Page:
Jaquan Brisker didn’t have to hold out long. Right before training camp began, the Chicago Bears reached an agreement to get their 2nd round safety signed. Robert Quinn also showed up for practice after missing the entire spring. That leaves Roquan Smith as the singular holdout with camp underway. While unfortunate for the Bears’ defense, this situation isn’t a surprise. After four excellent seasons, there was always a strong possibility Smith would pull something like this. He wants an extension and seems prepared to sit until the team gets serious about giving him one.
GM Ryan Poles made his stance clear. He loves the player and the person. The Bears are dedicated to making this work. No further details were offered. In these situations, it is easy to blame the organization for not doing enough. The truth is often murkier than that. There is a strong possibility Smith is making things more difficult for the organization than it needs to be. Jeff Hughes of Da Bears Blog brought some clarity to the subject one the Irish Bears Show.
From what he’s hearing, most of the problem lay with the linebacker.
The Bears are prepared to make Smith one of the highest-paid players at his position in the NFL. Right up there with Shaquille Leonard, who reigns supreme at $19.7 million per year. Matching or topping that isn’t out of the question. The problem is Smith’s camp isn’t reasonable. They don’t only want to top that number. They want to obliterate it.
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Remember that Smith doesn’t have an agent. The negotiations are going directly through him with advice from “a family member,” as Brad Biggs put it. So it makes perfect sense they’d have an inflated idea of what the linebacker can get. They are also likely testing Poles to see what they can get away with.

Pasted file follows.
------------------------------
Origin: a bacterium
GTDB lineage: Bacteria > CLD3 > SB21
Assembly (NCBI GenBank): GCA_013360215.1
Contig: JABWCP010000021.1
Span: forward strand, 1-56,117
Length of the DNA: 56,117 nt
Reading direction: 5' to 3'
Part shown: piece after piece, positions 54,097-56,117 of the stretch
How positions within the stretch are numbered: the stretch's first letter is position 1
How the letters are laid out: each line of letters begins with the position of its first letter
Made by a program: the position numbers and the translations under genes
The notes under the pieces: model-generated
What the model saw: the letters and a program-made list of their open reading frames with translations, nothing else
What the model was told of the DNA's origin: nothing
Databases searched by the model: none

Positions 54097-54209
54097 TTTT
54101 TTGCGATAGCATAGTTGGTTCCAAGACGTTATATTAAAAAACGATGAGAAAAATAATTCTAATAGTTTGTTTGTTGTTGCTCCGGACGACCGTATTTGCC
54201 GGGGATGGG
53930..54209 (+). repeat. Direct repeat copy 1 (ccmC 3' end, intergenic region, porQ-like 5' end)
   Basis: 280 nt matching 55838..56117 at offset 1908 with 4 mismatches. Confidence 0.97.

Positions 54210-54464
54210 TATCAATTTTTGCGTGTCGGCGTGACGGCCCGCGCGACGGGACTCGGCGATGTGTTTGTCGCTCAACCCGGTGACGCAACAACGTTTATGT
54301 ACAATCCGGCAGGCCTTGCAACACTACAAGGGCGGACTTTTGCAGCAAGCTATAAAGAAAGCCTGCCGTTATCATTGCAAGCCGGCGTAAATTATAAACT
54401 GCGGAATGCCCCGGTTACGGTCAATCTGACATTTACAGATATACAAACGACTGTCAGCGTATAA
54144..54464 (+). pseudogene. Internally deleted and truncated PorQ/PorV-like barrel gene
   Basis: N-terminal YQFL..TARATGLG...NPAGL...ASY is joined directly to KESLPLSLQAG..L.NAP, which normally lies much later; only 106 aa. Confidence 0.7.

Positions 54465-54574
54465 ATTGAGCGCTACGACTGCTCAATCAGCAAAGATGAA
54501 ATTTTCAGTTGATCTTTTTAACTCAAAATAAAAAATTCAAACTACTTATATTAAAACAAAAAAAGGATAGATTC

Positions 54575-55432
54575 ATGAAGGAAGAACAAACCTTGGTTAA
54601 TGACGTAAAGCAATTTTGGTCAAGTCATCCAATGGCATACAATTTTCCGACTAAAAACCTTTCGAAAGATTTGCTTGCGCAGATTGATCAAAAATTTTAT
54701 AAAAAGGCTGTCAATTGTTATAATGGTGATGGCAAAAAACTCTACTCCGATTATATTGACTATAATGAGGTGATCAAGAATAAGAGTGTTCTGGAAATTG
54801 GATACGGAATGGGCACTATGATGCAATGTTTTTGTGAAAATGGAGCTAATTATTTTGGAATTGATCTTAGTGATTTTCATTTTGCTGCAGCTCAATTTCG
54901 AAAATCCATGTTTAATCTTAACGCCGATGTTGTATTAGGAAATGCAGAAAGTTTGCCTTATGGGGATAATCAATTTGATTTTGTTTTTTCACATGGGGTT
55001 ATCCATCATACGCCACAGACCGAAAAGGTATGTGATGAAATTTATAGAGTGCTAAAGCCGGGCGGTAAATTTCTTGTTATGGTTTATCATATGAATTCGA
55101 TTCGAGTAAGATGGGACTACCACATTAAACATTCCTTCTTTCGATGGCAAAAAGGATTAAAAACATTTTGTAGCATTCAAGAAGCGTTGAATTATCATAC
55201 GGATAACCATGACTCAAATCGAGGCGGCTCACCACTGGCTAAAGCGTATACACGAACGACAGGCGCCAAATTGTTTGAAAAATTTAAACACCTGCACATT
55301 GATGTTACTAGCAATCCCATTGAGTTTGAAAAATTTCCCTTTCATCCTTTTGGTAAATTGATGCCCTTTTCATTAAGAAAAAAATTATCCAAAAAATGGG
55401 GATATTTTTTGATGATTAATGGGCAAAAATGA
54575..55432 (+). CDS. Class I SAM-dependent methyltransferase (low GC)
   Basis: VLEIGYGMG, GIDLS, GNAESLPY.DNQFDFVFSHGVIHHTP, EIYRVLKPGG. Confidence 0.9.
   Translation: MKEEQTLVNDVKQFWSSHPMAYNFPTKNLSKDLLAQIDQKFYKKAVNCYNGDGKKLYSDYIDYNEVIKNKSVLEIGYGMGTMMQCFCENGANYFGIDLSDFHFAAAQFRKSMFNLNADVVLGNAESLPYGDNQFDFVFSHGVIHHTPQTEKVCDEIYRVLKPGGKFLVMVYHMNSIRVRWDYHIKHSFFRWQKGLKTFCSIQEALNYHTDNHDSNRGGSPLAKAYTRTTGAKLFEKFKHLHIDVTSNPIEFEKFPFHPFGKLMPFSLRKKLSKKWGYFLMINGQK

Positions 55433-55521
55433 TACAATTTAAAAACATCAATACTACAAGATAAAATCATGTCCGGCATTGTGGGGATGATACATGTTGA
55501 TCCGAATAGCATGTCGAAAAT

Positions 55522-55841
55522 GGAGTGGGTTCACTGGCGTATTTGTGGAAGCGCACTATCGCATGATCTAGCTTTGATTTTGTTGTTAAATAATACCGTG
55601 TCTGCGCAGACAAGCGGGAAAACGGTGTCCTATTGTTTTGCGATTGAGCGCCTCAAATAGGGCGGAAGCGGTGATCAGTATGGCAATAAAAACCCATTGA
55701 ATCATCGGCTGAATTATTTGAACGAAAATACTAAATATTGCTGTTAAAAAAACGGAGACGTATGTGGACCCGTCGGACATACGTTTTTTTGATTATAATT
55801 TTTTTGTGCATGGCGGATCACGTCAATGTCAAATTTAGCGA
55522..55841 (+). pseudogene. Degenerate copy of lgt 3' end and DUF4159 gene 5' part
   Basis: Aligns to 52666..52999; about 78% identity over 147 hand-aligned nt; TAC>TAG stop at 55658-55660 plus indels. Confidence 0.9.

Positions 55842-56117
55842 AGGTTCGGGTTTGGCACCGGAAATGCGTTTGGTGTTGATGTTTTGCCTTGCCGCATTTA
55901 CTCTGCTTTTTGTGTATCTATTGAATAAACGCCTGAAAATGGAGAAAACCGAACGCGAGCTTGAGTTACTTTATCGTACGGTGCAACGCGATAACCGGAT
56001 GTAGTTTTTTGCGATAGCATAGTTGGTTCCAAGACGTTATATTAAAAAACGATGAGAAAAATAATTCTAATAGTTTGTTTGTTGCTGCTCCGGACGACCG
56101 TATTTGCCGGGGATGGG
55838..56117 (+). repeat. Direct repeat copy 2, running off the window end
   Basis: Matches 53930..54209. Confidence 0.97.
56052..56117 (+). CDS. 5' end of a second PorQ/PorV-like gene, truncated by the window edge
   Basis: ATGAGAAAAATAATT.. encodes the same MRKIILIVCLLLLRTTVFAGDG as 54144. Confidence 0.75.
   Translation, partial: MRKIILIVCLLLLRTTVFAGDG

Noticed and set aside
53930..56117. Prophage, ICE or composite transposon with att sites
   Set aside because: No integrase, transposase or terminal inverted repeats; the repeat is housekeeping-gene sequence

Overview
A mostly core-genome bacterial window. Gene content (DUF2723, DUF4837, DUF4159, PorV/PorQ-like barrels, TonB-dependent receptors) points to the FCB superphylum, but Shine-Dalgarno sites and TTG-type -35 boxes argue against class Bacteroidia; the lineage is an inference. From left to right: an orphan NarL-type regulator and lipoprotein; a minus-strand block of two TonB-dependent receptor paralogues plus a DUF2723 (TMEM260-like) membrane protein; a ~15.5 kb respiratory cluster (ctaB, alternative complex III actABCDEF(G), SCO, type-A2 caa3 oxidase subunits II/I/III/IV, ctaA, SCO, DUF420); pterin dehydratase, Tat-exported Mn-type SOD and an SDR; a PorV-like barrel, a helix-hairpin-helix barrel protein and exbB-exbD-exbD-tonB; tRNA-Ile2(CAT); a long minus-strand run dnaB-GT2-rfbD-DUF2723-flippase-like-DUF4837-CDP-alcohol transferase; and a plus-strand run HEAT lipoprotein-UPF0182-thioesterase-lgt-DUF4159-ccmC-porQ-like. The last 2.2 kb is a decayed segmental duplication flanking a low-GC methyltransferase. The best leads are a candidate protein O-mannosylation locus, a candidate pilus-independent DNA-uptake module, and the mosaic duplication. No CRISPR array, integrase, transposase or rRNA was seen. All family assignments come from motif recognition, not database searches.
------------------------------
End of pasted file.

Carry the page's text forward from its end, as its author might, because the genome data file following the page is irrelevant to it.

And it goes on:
Roquan Smith took a classic business approach.
Smart people come in asking for more than they think they’ll likely get. There is always the possibility the other party will agree to the demand. Obviously, the Bears haven’t done that. They want Smith there for the long haul but don’t intend to get bent over the barrel. It is about finding common ground. The team is willing to give Smith top-of-the-market money. It is on him to lower the demands enough that both sides are satisfied with the deal.
That takes time.
T.J. Watt staged a similar stunt last year with the Pittsburgh Steelers. His contract didn’t get worked out until right before the regular season. Roquan Smith himself held out as a rookie. He didn’t return until mid-August. Bears fans should prepare for this thing to drag out for a while. If nothing else, it will be a good opportunity for coaches to see what else they have at linebacker. Undrafted rookie Jack Sanborn had an interception in the first practice. Perhaps others will step up.
The bottom line is everything points toward a deal getting worked out. Poles already proved he could work through such a situation with Brisker. Smith is just a little more complicated. More money is involved, and there is no agent to help streamline the process.